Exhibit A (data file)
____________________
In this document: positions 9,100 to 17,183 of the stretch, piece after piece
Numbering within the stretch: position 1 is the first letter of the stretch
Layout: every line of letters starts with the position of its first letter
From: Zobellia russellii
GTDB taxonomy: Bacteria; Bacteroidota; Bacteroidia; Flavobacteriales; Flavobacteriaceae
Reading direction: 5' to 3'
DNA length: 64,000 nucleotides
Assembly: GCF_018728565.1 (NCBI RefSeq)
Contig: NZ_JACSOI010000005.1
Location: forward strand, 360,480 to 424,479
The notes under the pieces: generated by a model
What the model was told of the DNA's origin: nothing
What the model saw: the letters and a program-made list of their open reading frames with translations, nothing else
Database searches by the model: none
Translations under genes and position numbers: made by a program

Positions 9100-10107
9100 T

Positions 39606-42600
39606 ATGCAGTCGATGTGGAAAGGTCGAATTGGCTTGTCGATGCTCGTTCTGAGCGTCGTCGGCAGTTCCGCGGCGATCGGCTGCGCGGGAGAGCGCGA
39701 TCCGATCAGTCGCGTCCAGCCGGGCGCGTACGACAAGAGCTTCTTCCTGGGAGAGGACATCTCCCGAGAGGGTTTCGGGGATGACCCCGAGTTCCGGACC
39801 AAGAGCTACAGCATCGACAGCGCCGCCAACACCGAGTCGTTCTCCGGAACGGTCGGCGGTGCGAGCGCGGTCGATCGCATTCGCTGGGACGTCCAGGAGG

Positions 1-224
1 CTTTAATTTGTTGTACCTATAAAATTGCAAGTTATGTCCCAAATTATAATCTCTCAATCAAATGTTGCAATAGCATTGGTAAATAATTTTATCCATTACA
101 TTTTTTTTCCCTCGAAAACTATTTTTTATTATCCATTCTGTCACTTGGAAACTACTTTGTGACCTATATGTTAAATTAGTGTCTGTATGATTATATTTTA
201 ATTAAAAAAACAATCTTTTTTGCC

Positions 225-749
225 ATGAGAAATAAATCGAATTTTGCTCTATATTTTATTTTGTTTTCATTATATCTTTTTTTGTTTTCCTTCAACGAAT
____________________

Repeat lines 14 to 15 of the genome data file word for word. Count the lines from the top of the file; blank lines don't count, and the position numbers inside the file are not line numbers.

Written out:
Database searches by the model: none
Translations under genes and position numbers: made by a program